UK operator group BT saw its revenues decline by 7% in full year 2020, but there are signs that it’s headed in the right direction.
“BT comes out of this challenging year as a stronger business with an even greater sense of purpose,” said BT Chief Exec Philip Jansen. “Our fantastic colleagues have shown the true colours of BT – delivering resilient connectivity, supporting families and businesses and helping to underpin the heroism of the NHS.
“A number of uncertainties have now been removed. The Wholesale Fixed Telecoms Market Review, 5G spectrum auction and the Government’s cash tax super-deduction give us the green light to build the UK’s next generation digital infrastructure even faster; today we are increasing and accelerating our FTTP target to 25m homes and businesses by December 2026 to deliver further value to our shareholders and support the Government’s full fibre ambitions.
“After a number of years of tough work, and as we look to build back better from the pandemic, we’re now pivoting to consistent and predictable growth. We are building a better BT for our customers, for the country and for those who work for this great company – now and in the future.”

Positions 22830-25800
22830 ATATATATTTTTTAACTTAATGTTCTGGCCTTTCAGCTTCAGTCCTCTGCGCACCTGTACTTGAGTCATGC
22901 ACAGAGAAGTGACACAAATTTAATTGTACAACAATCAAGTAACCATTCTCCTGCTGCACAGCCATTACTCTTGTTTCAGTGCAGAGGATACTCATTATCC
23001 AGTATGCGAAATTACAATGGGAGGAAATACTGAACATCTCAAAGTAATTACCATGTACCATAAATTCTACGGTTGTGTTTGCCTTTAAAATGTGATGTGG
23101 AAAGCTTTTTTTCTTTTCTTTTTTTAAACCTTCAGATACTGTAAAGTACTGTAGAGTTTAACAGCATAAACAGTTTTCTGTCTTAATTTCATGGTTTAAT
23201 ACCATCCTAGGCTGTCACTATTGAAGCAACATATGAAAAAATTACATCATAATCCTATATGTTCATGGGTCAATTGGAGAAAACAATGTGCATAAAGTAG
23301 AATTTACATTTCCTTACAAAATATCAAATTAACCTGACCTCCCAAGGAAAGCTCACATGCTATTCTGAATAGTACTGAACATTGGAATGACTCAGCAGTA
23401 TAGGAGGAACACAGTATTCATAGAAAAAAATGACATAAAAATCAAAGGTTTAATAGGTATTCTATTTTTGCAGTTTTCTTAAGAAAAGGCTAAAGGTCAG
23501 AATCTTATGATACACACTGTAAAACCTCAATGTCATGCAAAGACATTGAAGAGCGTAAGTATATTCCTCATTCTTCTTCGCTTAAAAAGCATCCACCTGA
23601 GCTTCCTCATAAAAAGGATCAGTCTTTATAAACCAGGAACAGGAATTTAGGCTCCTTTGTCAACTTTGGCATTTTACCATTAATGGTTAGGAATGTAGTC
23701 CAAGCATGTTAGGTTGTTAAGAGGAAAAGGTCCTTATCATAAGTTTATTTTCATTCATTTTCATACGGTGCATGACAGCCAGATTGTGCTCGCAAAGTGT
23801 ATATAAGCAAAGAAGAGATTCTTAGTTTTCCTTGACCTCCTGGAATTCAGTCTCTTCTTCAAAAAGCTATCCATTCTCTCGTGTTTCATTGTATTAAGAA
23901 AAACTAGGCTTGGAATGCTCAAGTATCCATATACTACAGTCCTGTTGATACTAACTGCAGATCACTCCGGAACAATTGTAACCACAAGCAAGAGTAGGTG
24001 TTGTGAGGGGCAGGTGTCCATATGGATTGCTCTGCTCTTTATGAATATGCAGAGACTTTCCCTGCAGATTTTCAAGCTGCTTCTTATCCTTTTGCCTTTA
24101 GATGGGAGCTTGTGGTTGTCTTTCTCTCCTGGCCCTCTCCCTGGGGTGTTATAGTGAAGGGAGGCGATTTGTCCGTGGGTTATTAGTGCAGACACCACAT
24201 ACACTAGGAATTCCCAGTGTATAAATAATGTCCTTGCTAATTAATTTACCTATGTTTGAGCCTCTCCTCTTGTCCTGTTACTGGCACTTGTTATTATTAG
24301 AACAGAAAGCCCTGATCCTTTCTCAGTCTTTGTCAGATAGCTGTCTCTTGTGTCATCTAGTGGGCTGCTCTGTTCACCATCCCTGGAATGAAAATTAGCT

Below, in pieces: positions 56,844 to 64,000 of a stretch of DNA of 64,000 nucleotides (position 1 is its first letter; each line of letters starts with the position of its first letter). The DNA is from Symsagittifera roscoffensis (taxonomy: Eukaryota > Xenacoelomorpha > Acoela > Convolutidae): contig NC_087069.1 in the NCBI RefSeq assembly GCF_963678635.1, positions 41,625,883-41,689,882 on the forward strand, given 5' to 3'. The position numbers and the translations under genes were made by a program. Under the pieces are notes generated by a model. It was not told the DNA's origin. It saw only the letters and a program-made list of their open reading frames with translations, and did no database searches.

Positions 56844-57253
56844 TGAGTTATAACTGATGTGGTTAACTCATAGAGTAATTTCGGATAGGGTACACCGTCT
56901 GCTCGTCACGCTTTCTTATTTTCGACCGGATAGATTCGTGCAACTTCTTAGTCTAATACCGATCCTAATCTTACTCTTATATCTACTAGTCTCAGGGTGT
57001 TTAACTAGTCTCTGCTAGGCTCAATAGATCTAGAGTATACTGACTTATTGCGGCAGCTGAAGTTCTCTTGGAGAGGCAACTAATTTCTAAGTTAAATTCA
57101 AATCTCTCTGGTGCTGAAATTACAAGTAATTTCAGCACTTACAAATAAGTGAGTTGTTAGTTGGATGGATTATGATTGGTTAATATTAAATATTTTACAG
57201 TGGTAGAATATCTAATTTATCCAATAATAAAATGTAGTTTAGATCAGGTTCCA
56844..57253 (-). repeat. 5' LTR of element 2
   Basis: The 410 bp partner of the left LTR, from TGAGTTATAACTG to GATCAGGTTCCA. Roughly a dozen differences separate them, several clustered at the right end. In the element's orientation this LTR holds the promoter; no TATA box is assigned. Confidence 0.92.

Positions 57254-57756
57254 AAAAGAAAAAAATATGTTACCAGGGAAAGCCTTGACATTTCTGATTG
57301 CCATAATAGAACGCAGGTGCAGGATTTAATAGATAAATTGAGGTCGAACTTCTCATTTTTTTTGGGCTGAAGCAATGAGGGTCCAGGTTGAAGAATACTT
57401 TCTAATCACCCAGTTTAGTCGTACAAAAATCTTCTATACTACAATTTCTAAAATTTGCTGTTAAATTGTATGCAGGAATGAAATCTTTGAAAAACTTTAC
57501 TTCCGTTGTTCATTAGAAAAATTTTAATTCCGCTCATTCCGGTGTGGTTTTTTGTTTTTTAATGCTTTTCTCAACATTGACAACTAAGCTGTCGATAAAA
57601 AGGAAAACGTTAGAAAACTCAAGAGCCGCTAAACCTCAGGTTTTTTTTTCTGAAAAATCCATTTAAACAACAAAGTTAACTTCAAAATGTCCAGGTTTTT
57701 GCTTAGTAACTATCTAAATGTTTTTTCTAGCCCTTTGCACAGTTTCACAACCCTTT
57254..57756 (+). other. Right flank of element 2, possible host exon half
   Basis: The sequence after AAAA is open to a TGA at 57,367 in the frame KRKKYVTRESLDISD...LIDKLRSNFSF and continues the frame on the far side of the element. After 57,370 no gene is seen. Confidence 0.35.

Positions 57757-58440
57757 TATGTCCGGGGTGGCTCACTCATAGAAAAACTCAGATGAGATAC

Leaving aside the regular attempts to suck up to the government, these are all valid points. The increased FTTP target (form 20m) is what’s getting all the headlines and it’s good to see BT acknowledge that the regulatory environment has been relatively benign. The company also virtue-signalled the potential creation of 7,000 jobs to enable this accelerated rollout.
Of course it’s Openreach that will actually have to lay the fibre. “We’re proud that BT Group is increasing its ambition for Openreach,” said Openreach CEO Clive Selley. “We’ve already proven that we can build ultrafast and ultra-reliable Full Fibre broadband to millions of homes and businesses at pace, and without compromising on quality.
“We’re also encouraged by the demand we’re seeing – having just connected our one millionth customer. Allied to our experience and innovation in scaling up the build, this gives us confidence that we can reach 25 million premises by December 2026 at world-class cost points.
“Research shows how Full Fibre can make us more productive, competitive and green as a nation, and it can enable a million people to return to the workforce, helping to level up the UK. So we believe the time is right to capitalise on that potential and, having made this technology available to 4.6m premises already, we expect to reach a peak build rate of four million premises a year.”
On top of all that fibre optimism, it was also announced today that the Premier League has extended its existing TV deal by another three years. While BT appears to be having a major rethink about its commitment to content, of which football rights is by far the major component, nothing concrete has been decided yet. Whatever it decides to do with BT sport, it’s now in a stronger bargaining position.
BT’s shares were down 6% at time of writing, apparently as a result of investors who were hoping BT would return more money to them via dividends instead of blowing it on fibre. But for those who are in it for the long term, there’s a fair bit to like in the announcements that accompanied this set of numbers.